Baking away at a successful career

BAKED GOODS: Paul Woods ensures everything he creates, from pies to pastries, provides a wow factor for customers. 

THE art of baking fresh bread and pastries has been a cornerstone of society for hundreds of years.

The essential occupation, however, is under threat as a widespread shortage of bakers continues.

Yet, so does the demand for quality bread and pastries, making it a smart, long term career choice.

Baker and pastry cook of 30 years, Paul Woods, said he had trained many apprentices during his time and is always on the lookout for more who are “keen to do the job and fit the bill”.

When asked what he looks for in a potential employee, Paul said “we look for someone who loves food”.

“These days it’s not just a baker’s job or a pastry cook’s job, you’re more an all rounder,” he said.

“We cross over between chef and baker. And you’ve got to keep up with all the trends and be able to change all the time.

“The best people are the ones who are willing to roll their sleeves up and have a crack at it.

“They don’t mind working on their own, they are people who do stuff during the day and don’t rely on a lot of sleep.”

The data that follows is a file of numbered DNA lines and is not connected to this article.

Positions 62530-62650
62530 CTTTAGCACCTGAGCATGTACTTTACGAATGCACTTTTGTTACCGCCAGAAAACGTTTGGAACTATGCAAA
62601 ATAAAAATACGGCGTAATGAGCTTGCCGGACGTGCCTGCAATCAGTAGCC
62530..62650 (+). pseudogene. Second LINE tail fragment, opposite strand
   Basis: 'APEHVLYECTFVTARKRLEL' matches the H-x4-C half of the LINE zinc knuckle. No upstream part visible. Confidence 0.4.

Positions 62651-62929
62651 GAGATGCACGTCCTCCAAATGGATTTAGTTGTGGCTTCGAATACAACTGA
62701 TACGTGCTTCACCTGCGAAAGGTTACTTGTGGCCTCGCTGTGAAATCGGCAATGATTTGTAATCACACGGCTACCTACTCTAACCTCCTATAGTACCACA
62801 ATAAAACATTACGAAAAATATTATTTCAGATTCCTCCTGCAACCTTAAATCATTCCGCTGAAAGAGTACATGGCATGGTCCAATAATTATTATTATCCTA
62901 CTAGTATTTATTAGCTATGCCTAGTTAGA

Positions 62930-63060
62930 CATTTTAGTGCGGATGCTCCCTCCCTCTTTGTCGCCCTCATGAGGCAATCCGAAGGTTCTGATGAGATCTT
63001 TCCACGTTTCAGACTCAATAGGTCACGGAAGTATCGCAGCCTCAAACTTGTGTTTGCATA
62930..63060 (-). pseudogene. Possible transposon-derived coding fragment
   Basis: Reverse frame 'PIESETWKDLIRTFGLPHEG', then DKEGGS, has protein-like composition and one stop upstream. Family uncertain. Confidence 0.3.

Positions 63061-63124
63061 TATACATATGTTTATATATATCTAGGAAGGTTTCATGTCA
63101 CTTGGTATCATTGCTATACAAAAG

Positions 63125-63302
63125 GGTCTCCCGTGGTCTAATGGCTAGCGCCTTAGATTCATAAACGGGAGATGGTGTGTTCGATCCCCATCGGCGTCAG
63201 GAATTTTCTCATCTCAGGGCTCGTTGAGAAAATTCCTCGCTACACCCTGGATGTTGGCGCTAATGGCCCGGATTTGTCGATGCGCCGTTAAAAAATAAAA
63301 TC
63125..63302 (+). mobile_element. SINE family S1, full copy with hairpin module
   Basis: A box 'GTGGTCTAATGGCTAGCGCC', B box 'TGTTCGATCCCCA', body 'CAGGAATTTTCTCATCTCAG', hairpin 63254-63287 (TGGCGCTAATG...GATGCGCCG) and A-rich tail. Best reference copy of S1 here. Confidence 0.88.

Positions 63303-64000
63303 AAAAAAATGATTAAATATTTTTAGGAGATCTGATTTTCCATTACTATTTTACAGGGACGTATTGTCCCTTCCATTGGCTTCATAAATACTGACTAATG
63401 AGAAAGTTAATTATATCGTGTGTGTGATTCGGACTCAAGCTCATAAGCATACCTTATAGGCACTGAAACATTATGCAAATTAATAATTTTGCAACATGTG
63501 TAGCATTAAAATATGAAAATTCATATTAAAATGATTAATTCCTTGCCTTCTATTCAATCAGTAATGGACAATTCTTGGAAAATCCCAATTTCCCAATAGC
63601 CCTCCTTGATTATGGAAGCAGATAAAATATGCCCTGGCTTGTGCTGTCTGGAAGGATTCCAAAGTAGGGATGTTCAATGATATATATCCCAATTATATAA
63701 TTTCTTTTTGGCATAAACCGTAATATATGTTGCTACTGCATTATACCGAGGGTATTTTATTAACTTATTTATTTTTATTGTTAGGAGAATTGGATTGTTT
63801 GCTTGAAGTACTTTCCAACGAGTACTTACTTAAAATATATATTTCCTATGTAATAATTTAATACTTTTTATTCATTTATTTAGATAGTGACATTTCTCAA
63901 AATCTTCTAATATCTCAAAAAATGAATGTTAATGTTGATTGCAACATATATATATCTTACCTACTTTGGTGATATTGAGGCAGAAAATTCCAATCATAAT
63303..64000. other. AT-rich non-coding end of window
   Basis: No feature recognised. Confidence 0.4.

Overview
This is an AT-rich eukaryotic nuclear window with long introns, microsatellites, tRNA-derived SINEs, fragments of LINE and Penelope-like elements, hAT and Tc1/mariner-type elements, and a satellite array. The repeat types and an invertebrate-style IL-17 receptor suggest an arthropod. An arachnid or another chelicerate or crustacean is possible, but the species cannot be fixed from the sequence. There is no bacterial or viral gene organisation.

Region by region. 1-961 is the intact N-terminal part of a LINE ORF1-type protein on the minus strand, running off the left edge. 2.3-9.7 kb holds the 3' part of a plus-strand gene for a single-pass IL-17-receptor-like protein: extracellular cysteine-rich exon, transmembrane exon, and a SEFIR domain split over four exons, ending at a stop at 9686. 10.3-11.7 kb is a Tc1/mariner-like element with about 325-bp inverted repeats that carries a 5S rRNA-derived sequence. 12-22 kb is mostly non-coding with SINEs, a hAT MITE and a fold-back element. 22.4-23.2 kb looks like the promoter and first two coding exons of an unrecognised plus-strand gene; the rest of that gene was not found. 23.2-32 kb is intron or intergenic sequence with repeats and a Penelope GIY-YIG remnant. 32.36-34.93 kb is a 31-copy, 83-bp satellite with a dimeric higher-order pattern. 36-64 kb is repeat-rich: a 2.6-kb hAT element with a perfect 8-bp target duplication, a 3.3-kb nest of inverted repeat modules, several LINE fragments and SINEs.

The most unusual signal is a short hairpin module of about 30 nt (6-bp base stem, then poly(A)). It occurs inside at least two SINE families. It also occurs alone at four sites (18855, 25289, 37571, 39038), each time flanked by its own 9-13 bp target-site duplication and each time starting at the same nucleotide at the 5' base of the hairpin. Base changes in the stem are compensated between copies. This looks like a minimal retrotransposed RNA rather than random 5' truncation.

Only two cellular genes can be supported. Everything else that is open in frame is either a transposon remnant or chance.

At Paul’s Inverloch business, Paul The Pie Man Bakeries, bakers typically start at midnight and finish at around 8am.

“That’s the hard part about baking. It’s a night shift job because people want fresh bread in the morning,” he said.

“We open the door at 7am, so people need to be able to get their bread.”

During the Inverloch summer, Paul said that timeframe usually goes out the window as the demand for bread increases. 

But working night shift has its perks, including flexibility throughout the day.

Paul pointed out that not everyone wants to go to university and a trade like this one was important to the community.

“It doesn’t matter whether it’s a meat pie or a birthday cake, people want that wow,” he said.

What began as working for a friend’s father in his bakery became a life-long and thriving career for Paul.

Paul met his wife, Robyn, when he began working at a bakery on Flinders Island in Bass Strait.

Following their marriage, they moved to Yarram where they ran the original Paul The Pie Man Bakeries for 17 years.

“We relocated the bakery in Yarram from its original location to a bigger spot and it took off. Then we opened a second in Inverloch in 2002,” he said.

Paul and his wife, Robyn, sold their Yarram bakery and moved “wholly and solely” to Inverloch in 2010.

The Inverloch bakery is now worked by the couple, their two children, Mitchell and Rebecca, and a few of their apprentices.

Paul said for anyone considering a career as a baker or pastry chief, to contact him in regards to an apprenticeship at paul@paulthepieman.com

Short URL: http://thestar.com.au/?p=29250

Posted by on Jul 2 2019. Filed under Business. You can follow any responses to this entry through the RSS 2.0. You can leave a response or trackback to this entry

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